Also, let’s face it, music can be rather boring when you hold it up against other forms of entertainment like TV and movies. Back in the fat and profitable years for the music industry — about the last half of the 1960’s, the entire 70’s & 80’s and the first half of the 90’s — TV and movies, especially TV, sucked ass. But now TV shows are amazing and they command your attention. Game of Thrones, Breaking Bad, Orange is the New Black etc. viewing parties have replaced album listening parties. We’re not going to pay $10 for an album when the same $10 gets us Netflix. Hell, we don’t even really pay $10 for Pandora.

Of course all of the above is a generalization and a lot of people still engage in music as something other than background noise. But I don’t think they’re enough of them left to support the music industry like in decades past.

With only a few exceptions (40 or 200?) being a musician is a now a low-wage job in an archaic industry. I think we have to acknowledge that the music industry was a bubble that burst and it will never be re-inflated. And like with all bubbles, all of us are partly to blame.

So don’t think that all it will take is some new “good” musicians or some new amazing music genre or scene to breath new life into the music industry. Music industry profits are now slim margins because music as a form of entertainment has been marginalized.

teenage (can’t) dream

Ima gonna channel my teenage self here and write something on the inside flap of my high school library’s copy of The Catcher in the Rye: If love makes the world go ’round, then unrequited love keeps it tilted on its axis.

Boom!

Is there a rehab for acting immature and melodramatic on social media and for posting far more than any grown-ass man should even when bored and unable to fall asleep? I have good health insurance. Lmk, thx, ttyl!

Ugh.

Everyone should read this article, click here!

But know there are a few things you can do.  In no particular order other than stream-of-conscious …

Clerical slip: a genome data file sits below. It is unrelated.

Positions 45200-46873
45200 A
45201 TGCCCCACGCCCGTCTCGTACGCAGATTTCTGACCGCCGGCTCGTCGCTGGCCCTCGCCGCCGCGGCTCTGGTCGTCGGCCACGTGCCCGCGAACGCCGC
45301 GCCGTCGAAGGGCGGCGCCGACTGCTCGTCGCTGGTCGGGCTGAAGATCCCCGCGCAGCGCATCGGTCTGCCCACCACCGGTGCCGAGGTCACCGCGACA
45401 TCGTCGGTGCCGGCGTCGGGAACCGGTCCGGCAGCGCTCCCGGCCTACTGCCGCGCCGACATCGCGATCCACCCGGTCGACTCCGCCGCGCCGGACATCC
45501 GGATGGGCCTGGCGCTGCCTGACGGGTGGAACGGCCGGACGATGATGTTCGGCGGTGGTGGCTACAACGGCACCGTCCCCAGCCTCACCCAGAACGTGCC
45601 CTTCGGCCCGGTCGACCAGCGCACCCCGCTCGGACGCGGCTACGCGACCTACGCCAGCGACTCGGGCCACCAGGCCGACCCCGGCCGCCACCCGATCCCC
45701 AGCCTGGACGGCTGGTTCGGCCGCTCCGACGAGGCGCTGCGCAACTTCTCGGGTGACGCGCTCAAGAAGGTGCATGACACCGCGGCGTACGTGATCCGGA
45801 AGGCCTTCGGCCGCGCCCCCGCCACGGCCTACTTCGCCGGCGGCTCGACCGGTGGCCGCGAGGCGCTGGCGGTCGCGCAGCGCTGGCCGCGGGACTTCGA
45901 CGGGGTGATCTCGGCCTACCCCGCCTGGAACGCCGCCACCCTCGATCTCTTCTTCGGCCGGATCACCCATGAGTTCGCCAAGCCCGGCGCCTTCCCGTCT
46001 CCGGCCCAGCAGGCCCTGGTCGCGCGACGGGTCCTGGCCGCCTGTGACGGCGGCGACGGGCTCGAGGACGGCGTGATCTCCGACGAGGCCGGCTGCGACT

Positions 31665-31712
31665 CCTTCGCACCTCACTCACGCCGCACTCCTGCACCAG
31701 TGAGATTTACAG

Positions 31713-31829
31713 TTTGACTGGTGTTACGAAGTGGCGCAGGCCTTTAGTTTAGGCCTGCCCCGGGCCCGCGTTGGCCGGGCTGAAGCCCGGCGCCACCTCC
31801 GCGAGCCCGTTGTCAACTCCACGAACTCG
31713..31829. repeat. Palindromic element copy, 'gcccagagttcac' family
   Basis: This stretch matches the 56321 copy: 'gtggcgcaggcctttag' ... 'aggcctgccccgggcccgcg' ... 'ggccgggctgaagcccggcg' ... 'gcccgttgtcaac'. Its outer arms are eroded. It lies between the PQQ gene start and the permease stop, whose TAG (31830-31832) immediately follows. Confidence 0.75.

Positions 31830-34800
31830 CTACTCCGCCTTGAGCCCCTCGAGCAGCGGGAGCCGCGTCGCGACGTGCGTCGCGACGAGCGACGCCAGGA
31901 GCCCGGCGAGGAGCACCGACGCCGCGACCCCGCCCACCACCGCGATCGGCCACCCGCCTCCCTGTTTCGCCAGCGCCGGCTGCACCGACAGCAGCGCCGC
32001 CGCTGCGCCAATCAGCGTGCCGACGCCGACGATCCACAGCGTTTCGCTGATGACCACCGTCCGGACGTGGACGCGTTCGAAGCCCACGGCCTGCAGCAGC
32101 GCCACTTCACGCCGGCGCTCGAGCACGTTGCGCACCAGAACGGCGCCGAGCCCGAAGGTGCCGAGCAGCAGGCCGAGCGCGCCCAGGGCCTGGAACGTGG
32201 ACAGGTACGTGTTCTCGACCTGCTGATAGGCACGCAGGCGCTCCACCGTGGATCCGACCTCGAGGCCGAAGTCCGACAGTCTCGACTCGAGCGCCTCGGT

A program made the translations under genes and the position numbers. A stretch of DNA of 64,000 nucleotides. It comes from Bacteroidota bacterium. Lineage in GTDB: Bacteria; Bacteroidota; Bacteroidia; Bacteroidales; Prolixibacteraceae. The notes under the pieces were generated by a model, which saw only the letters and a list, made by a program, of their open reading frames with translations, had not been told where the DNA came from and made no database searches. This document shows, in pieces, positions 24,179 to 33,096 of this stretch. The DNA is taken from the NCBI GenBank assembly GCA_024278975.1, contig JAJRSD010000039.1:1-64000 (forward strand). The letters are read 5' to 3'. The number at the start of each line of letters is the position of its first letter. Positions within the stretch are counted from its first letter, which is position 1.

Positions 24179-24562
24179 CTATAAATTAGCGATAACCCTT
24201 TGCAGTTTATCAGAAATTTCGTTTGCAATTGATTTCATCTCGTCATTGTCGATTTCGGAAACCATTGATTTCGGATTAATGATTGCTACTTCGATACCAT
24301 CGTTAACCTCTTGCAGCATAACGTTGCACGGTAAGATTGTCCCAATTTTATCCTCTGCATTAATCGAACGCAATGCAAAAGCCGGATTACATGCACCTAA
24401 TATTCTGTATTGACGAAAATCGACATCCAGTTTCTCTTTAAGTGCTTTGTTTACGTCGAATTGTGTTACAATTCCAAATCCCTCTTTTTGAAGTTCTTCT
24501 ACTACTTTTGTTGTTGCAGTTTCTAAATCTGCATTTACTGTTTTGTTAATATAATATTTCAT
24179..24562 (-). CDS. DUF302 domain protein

1. On an individual level, consume less media and produce more of it yourself.  2. Do the same with everything else, borrow and share too.  3.  Realize that when you rip off artists and musicians, by not supporting them with actual money, things get worse.  This may seem to conflict with #1 & #2 and it does really, so find the right balance for you and don’t expect it all for free.  4. Stop working in tech or other forms of content packaging and distribution and make content yourself.  Or at least respect and cherish the content producers that make your distribution job possible: don’t take advantage of them.  4a. Play a musical instrument, even poorly.  5. Volunteer and help other people out directly, don’t expect others or the government to do it for you.  6. Only read and watch the best in breed in journalism, avoid all the rest at all cost.  7. Dive deep and master something, don’t think you need to be aware of everything going on under the sun to survive and be happy.  8. Trust the experts and scientists that have done the work and the study and have the best credentials, ignore the rest.  9. Get a dog.  10.  Fall in love and have a lot of sex.  10a. If you’re not in love, you should still have some sex too.  11. Start a family (but be ready to do so).  12. Be social in real life, meet real people and make real friends, listen to their stories and share your own, have good conversations, start conversations.  13. Give back and pay it forward.  14. Don’t be ashamed to ask for help, advice, or knowledge.  15. Get an education and realize you can get one on your own outside of a school too if school isn’t an option.  16. Don’t be lazy, fight it off when it starts to get the best of you.  17. Vote, and vote with your brain not your heart, gut, or genitals. 18. Know that you will fail and other will too but don’t let it stop you (not that you have a choice really) or drive you nuts.